Individual hair cells of the bullfrog's amphibian papilla release neurotransmitter most effectively during voltage stimulation at frequencies in the range of acoustic stimuli to which the organ best responds. The distribution of best frequencies along the organ accords with the tonotopic map based on afferent-fiber activity (Lewis et al., 1982
) and with the pattern of electrical resonance (Smotherman and Narins, 1999
). Hair cells of the amphibian papilla therefore display a tonotopic gradient in the efficacy of transmitter release.
What accounts for the difference between the present findings and an earlier investigation that showed no frequency-selective exocytosis in the amphibian papilla of the grass frog (Quiñones et al., 2012
)? First, the previous study pooled data from numerous cells in two large segments of the papilla, potentially obscuring sharp tuning curves. Second, the frequency resolution employed here exceeded that used in the earlier study and was therefore more likely to have revealed sharp tuning. Finally, the earlier recordings were conducted in the conventional whole-cell recording configuration as opposed to the perforated-patch mode. This difference suggests that soluble proteins, perhaps including Ca2+
buffers, are of critical importance for the mechanism of frequency selectivity. Supporting this notion is the papilla's conspicuous gradient of the Ca2+
-buffering proteins parvalbumin 3 and calbindin-D28k. Our observations accord with those of buffer gradients in other hearing organs (Hackney et al., 2003
; Hiel et al., 2002
; Schnee et al., 2005
), raising the possibility that synaptic tuning occurs elsewhere as well, particularly in non-mammalian systems lacking sharply tuned travelling waves (Gummer et al., 1987
; Manley et al., 1988
; O'Neill and Bearden, 1995
The release-site model shows how buffer concentration might influence synaptic tuning. Although tonotopic gradients of additional proteins are likely, the frequency range of the model could be matched to that of the amphibian papilla by systematic variation of only the buffer concentration and the rate constant for vesicle fusion. In this model a rise in the buffer concentration would not increase the resonant frequency but rather ensure that the system operates near a Hopf bifurcation, thereby keeping the system sensitive and sharply tuned. It is a noteworthy prediction of this model that lowering the buffer concentration, for example by whole-cell recording, might bring a hair cell into a regime in which spontaneous release of transmitter by individual synapses becomes rhythmic. This effect might be apparent in recordings of postsynaptic activity.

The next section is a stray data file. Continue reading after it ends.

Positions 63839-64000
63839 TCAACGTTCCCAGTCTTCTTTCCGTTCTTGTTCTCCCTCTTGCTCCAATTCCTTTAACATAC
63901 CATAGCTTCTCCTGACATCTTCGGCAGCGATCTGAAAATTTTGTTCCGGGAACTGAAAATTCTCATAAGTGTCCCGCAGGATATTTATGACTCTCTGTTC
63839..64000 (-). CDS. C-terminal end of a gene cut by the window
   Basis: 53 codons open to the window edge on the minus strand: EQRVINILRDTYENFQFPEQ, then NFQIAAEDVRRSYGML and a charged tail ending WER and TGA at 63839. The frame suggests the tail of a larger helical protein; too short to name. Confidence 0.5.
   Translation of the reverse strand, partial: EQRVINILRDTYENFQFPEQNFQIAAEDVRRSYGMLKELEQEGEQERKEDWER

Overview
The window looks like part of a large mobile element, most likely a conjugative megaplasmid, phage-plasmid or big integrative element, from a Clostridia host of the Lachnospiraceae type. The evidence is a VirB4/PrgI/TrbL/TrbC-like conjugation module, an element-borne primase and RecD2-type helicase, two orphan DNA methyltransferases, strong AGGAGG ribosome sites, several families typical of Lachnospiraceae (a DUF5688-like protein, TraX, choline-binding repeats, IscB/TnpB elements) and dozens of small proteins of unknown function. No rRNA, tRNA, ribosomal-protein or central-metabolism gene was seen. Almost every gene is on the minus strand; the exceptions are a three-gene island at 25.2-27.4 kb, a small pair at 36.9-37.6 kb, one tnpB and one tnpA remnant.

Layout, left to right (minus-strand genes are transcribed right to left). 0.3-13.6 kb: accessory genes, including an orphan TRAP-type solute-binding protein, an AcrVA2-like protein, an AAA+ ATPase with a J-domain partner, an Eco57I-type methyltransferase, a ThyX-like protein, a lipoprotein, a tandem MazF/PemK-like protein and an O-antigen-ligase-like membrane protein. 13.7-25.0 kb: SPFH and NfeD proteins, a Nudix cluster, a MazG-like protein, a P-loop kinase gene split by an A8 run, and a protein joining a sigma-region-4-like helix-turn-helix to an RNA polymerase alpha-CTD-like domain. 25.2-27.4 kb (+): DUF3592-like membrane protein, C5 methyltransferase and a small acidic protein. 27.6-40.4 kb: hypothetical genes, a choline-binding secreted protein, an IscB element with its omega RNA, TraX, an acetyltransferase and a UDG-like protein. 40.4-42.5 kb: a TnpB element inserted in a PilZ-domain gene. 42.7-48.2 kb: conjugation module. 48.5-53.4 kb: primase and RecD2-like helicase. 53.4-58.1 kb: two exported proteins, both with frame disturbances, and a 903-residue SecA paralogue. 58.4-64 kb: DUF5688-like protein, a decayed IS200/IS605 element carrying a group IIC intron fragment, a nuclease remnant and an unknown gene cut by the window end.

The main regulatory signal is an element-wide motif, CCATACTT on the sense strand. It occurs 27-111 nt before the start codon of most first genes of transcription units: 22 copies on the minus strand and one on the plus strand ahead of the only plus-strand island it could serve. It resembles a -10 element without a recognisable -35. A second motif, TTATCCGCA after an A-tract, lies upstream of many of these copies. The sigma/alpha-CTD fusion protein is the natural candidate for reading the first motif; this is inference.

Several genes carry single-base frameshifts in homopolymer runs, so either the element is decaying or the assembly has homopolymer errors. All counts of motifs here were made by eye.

Because we have assumed no concurrent endocytosis during the 1 s voltage stimuli, the measured capacitance changes are likely underestimates of the actual exocytotic responses. Our results nevertheless imply that tuning can result from interactions involving primarily the readily releasable pool of synaptic vesicles. If each vesicle contributes a capacitance of 34 aF, about 1000 vesicles are released by 50 synaptic ribbons during 1 s of stimulation (Graydon et al., 2011
). This increment of 20 additional vesicles released per synapse is well within a ribbon synapse's exocytotic capacity of several hundred per second (Parsons et al., 1994
). Our experiments are unlikely to have wholly depleted the readily releasable pool of 15 vesicles per active zone (Graydon et al., 2011
), which can refill in 15–200 ms (Spassova et al., 2004
; Cho et al., 2011
). Because natural tones are seldom present for longer than a few tens to hundreds of milliseconds, this pool likely mediates tuned synaptic responses in vivo
The frequency dependence of synaptic release constitutes a bandpass filter. From recordings at closely spaced frequencies in more depolarized cells, we observed low-pass responses that decreased by half as the frequency doubled and high-pass responses that sometimes declined even more rapidly. These results may therefore account for at least two orders of the overall sharpening of auditory-nerve responses. It is possible that synaptic filtering in vivo may be still sharper, for the accumulation of Ca2+ in the presynaptic cytoplasm during prolonged depolarization might saturate synaptic release and thus broaden the tuning. However, given the small synaptic responses to short stimuli near the resting potential, the resolution of capacitance recording did not allow us to precisely delineate tuning at the resting potential.
The afferent fibers of the amphibian papilla display frequency selectivity comparable to that of the auditory organs in other vertebrates including mammals (Schoffelen et al., 2008
; Yu et al., 1991
). Although electrical resonance contributes to frequency selectivity in the low-frequency region of the papilla (Smotherman and Narins, 1999
), it is insufficient to account for the documented sharpness of tuning. The amphibian papilla lacks a flexible basilar membrane that could support traveling waves (Wever, 1973
). Although the overlying tectorium might bear traveling waves (Hillery and Narins, 1984
), its function in tuning remains hypothetical. Other tuning mechanisms must therefore account for the sharp tuning found in auditory afferents. We propose that the tonotopic tuning of hair-cell synapses plays an important role in sharpening the frequency selectivity of the amphibian papilla.